January 21, 2021

Seoul, Pyonyang and UN Command address disarmament of border security zone

Seoul, Pyonyang and UN Command address disarmament of border security zone



South Korea, North Korea and the United Nations Command (UNC), led by the United States, today hold a meeting to address the disarmament of the joint security zone (JSA) in compliance with its largest military agreement to date.

The meeting, behind closed doors, takes place in the border village of Panmunjom and is headed by South Korean Colonel Cho Yong-geun, North Korean Colonel Om Chang-nam and American Colonel Burke Hamilton, Secretary of the UNC Military Armistice Committee, according to the South Korean news agency Yonhap.

Seoul and Pyongyang agreed to establish unarmed areas in the JSA to lower the tension in the military agreement signed by its defense officials in the framework of the summit held in the North Korean capital in September, the largest pact in the matter signed by both countries since the peninsula was divided in 1945.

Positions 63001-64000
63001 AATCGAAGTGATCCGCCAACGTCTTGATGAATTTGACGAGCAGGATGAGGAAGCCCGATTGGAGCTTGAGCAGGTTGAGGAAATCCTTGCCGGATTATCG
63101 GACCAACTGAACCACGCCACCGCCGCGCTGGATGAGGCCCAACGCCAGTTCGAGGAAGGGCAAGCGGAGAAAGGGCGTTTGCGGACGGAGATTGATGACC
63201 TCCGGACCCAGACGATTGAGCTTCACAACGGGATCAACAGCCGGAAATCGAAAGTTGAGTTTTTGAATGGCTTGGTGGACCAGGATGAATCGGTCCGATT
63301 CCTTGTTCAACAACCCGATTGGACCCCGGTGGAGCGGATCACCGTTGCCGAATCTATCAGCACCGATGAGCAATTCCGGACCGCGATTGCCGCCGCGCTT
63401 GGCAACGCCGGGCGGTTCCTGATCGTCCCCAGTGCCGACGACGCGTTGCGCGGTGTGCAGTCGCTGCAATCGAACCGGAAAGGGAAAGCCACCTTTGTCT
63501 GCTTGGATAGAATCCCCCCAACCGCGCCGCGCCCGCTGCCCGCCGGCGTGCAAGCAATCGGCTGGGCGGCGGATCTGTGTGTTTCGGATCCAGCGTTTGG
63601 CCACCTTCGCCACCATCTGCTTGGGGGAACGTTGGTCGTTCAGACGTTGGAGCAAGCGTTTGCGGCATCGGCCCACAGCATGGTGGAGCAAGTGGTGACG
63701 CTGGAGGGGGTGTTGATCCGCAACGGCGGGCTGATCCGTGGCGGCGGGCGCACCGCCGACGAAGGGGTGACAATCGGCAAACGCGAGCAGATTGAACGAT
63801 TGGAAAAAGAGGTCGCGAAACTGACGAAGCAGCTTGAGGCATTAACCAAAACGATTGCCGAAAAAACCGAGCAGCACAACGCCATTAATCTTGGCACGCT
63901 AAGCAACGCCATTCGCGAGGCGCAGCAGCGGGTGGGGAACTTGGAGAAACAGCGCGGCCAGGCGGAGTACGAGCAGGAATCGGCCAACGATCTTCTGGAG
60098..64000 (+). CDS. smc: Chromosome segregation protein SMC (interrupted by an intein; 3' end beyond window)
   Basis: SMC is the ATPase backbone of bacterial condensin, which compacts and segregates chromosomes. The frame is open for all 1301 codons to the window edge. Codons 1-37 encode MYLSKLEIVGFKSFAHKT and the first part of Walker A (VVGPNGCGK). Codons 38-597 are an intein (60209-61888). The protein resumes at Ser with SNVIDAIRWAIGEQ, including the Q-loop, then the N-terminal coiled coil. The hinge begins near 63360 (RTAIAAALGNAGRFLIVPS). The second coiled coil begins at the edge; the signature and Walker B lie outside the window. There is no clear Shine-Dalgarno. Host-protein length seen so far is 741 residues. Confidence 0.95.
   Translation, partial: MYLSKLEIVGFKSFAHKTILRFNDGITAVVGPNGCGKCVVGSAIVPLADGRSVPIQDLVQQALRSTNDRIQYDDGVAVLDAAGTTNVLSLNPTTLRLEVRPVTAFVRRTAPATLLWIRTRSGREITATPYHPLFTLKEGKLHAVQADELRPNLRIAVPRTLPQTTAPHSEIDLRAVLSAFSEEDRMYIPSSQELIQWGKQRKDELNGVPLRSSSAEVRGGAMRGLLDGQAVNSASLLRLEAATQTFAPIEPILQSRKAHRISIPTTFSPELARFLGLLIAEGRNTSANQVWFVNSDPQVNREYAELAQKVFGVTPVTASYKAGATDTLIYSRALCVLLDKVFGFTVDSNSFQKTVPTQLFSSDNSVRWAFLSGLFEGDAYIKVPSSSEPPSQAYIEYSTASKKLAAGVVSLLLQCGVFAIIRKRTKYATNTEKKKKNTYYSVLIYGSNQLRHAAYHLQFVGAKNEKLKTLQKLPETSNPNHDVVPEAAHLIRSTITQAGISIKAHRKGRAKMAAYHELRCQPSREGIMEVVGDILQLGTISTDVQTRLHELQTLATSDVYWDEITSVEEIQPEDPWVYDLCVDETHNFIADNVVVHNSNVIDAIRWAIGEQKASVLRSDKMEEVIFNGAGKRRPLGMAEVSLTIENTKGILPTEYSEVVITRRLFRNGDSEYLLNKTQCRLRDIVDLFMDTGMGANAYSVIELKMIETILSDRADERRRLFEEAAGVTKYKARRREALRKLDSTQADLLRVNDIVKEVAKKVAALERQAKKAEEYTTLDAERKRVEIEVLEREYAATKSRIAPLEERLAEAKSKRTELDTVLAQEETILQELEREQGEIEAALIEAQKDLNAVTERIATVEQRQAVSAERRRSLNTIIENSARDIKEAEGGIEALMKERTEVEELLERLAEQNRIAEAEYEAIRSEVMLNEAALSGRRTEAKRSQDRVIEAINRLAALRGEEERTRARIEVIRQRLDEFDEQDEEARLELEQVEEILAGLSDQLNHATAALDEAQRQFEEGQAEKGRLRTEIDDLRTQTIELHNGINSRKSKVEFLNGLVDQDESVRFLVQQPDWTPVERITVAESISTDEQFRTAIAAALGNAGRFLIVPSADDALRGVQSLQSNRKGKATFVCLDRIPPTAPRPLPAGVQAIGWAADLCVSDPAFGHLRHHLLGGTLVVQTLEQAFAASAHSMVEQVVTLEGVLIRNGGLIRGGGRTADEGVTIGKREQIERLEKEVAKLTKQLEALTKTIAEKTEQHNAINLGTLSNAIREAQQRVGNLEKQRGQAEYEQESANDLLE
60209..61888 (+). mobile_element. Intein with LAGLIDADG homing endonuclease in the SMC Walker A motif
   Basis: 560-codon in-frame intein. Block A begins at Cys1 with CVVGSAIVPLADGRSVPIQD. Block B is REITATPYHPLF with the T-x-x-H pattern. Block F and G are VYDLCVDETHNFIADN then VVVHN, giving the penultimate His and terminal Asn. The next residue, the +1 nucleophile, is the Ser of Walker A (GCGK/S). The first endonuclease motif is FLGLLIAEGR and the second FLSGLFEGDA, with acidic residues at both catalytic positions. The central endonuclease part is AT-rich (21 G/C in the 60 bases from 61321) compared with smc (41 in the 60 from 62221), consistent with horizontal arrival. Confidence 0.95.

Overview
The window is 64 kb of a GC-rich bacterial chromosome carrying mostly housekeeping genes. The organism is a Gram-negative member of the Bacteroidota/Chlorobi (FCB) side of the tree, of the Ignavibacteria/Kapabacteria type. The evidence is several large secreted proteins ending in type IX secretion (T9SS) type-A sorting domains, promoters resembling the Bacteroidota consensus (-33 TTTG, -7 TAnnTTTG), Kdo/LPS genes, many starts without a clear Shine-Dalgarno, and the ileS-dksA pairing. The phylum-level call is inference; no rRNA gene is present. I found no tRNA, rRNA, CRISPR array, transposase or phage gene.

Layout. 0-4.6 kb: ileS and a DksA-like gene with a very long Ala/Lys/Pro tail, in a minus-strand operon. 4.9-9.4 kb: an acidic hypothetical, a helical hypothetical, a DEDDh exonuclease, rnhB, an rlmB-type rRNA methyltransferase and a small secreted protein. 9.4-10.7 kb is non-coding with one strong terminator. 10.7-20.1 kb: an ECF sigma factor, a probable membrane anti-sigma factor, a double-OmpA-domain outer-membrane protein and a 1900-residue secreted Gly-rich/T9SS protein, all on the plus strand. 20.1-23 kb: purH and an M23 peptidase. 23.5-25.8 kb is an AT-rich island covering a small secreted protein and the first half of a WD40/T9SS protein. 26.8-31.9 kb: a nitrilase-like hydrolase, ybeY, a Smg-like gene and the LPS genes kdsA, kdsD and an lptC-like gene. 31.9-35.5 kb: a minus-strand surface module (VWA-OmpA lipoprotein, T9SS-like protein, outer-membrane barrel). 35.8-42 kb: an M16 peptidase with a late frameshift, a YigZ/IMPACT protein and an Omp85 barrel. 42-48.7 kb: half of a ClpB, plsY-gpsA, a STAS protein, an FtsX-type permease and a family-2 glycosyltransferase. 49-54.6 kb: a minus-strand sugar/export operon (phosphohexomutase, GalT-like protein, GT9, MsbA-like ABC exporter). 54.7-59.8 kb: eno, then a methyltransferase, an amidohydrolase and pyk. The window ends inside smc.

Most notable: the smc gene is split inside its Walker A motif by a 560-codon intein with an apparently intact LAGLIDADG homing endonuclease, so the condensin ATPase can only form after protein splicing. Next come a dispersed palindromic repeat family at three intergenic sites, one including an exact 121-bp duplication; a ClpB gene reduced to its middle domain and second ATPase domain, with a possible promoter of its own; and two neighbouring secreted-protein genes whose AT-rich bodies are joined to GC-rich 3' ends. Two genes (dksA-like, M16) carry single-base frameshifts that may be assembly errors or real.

As part of its implementation, the two Koreas began joint work on October 1 to remove antipersonnel mines from the Demilitarized Zone (DMZ) that divides them, the results of which will be reviewed at today's meeting, said the aforementioned media.

During the meeting, it is also planned to discuss the implementation of other commitments of the agreement, such as the withdrawal of troops and firearms from the guard posts and their verification.

South Korea plans to fold four guard posts and North Korea five, while each side will park 35 unarmed soldiers, including five officers, Yonhap said.

Both countries would also like to establish a tourist schedule to cross the line of military demarcation that divides them.

The presence of the UN Command at the meeting is due to the fact that the agency has jurisdiction over the JSA, established after the Korean War (1950-53), which ended with an armistice signed by the North Korean army, China and the United States. . on behalf of the UNC and that was never replaced by a definitive peace treaty.

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